Talking about regeneration in Surrey's towns
PUBLISHED: 08:42 16 March 2015 | UPDATED: 09:28 16 March 2015
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The times are a changing in towns across Surrey, with expansive plans afoot for redevelopment and regeneration. Here, Matthew Williams casts an eye across a few of the projects expected to have a huge impact on our county
Originally published in Surrey Life magazine February 2015
Over on the western border of our county, Camberley is hoping to gain a place in the nation’s top 100 retail destinations with its Camberley Vision plans. These intend to transform the town’s central precincts, including the A30 London Road block, Park Street, Knoll Road, High Street, The Mall Camberley and parts of Pembroke Broadway. As well as opening up Obelisk Way and introducing a new town square, there are also plans to transform the police station into a new 35-home development alongside the long-vaunted ‘cultural quarter’. A tentative late-2018 date has been set for completion of the full project. It took 23 years for the town’s The Atrium ‘entertainment and living complex’, which opened in 2008, to become a reality, so things are getting there, slowly but surely.
Tired of living in Guildford’s shadow, there are grand plans afoot for Woking. A town that’s home to both the past and future, straddling Surrey History Centre and McLaren, and with a rich heritage that often surprises people who live elsewhere (HG Wells, Brookwood Cemetery, the Shah Jahan Mosque et al), it’s about time the place had a little more love. In autumn, a new covered market opened (between the two shopping centres in what was previously known as Peacock Walk, while Commercial Way continues to welcome new shops and restaurants – including the historic Tante Marie culinary academy, which is co-owned by Gordon Ramsay and now boasts a teaching restaurant. Only last year, the WWF’s multi-million pound headquarters, The Living Planet Centre, opened to the public, just across the Basingstoke Canal from The Lightbox gallery and museum. The “biggest town centre development since the Peacocks Centre”, however, will take place at Victoria Square where three skyscrapers are set to be built (leading to some worries of “Croydonisation”). Moving towards 2020, other plans involve the creation of a new ‘public realm’, which sounds like something HG Wells might have dreamt up.
Envious glances over to neighbouring Weybridge may lessen with £70 million plans afoot for Addlestone town centre, including a 101-bedroom Premier Inn hotel, a supermarket, a range of restaurants and retail outlets, and over 200 homes. Surrounding the Civic Centre, which houses the council, library and police station, the new development will be focused around a multi-screen cinema, as well as the expected collection of restaurants. If things go to plan, the council currently expects the new facilities to reopen in 2017.
Residents of Redhill are already enjoying the benefits of a newly revamped Memorial Park, which reopened following a £1.5 million makeover featuring a new café pavilion, children’s play area in a more central location and a community orchard, among other highlights. It’s the town centre itself, however, that has worried most who live in the area in recent years. A popular commuter base (which has seen massive housing development in the vicinity), this has led to an increasingly affluent population, but there are some who would suggest the entertainment and shopping have rather stagnated in the shadow of neighbouring Reigate in recent years. With an improving economy, previously unoccupied new-build office blocks are finally starting to fill and the former nightclub is being transformed into the Phoenix Plaza homes development in a bid to increase footfall in the town. The long planned regeneration of the Warwick Quadrant is also now moving forward, with the demolition of Lombard House. Expect to see a new Sainsbury’s store, hotel, town centre car park and gym, as well as improvements in the London Road area, soon if proposals come true. Completion is, perhaps optimistically, pencilled in for summer 2016.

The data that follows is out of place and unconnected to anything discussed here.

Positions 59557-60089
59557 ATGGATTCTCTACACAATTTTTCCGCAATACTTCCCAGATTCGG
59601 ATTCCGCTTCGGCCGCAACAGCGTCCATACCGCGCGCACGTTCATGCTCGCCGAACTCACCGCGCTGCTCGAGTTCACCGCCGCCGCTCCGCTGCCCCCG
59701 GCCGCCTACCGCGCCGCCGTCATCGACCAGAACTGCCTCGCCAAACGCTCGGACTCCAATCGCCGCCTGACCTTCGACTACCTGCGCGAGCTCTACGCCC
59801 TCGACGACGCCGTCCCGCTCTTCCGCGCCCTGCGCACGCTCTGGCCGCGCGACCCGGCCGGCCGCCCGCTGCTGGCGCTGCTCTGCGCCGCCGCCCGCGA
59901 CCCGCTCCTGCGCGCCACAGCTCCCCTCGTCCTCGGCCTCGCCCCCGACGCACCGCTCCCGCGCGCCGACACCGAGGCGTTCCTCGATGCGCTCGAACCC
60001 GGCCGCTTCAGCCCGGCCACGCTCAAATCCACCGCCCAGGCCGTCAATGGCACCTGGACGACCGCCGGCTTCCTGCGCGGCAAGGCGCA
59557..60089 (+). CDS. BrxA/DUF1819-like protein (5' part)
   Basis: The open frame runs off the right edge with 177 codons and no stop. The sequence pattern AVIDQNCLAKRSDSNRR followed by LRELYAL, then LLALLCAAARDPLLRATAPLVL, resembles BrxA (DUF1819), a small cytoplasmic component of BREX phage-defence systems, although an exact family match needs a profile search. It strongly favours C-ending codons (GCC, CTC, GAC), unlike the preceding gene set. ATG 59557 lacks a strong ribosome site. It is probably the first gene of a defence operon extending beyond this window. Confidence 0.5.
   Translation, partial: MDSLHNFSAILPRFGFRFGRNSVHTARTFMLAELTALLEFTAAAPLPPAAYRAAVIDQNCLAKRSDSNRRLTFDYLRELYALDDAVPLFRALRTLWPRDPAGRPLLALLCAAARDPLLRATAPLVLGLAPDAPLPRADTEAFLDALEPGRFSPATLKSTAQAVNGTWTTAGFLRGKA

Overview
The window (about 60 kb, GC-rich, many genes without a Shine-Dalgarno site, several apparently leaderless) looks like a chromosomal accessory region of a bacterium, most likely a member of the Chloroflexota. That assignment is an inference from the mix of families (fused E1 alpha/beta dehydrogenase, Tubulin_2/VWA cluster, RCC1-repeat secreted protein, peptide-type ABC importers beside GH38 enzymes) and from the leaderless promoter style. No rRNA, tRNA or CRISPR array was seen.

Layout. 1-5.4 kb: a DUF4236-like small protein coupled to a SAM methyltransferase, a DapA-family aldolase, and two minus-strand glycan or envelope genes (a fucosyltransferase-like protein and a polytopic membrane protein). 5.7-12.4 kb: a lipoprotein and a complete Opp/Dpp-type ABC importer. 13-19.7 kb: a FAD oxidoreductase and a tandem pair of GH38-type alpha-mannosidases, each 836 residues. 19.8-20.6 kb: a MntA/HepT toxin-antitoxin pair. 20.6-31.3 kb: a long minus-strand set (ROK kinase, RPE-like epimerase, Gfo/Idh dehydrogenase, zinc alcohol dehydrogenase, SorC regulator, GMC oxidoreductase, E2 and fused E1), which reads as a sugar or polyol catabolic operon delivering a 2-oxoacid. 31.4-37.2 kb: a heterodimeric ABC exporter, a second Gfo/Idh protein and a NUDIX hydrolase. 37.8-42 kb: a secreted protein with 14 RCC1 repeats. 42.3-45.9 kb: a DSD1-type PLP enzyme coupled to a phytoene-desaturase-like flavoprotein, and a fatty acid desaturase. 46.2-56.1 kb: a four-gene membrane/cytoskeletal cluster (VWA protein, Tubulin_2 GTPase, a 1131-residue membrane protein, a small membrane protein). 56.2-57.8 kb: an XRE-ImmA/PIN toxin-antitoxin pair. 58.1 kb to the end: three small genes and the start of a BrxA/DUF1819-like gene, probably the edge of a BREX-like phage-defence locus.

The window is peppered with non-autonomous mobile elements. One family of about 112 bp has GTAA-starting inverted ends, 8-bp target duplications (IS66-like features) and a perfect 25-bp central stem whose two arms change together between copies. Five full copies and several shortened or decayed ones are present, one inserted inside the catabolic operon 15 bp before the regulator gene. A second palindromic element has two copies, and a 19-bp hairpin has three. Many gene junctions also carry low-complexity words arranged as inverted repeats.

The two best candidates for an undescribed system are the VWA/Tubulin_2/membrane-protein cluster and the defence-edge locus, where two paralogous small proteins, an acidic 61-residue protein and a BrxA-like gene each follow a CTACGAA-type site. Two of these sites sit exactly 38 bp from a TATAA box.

The 2011 riots in Croydon, which made headlines around the world, marked a low in what many had seen as an unstoppable downward spiral for a town that actually boasts a rich history. Look close enough and it’s certainly not just the iconic clocktower that’s maintaining the town’s heritage attraction. The South End area, long home to some excellent restaurants, has been officially rebranded as The Restaurant Quarter, and more prominence has been given to the Old Town, which features Croydon Minster, Old Palace School and Surrey Street Pumping Station, as well as three conservation areas. While limited coordinated investment in the Whitgift Centre and surrounding properties since the early 1990s has, according to the council, left the area “tired”, a £1.5 billion Westfield/Hammerson retail scheme is expected to change all that.
Readers’ ideas for our county’s future, shared with us via Twitter...
@Urban_Creations: More shops with their own planters and outdoor displays – more individual look to High Streets and a cheap green fix.
@trufflemcshoe1: I’d like to see (hear) a total ban on flights from 11pm to 7am introduced.
@Peerster: Baker Street, Weybridge to be pedestrianised at weekends to create café culture and stop the rat run. Cultural centre = shoppers
@katybluewater: More fashion shops, wine bars and restaurants in Dorking, please!
• Let us know about the plans you are most excited about for your Surrey towns or villages by contacting us on social media or e-mailing email@example.com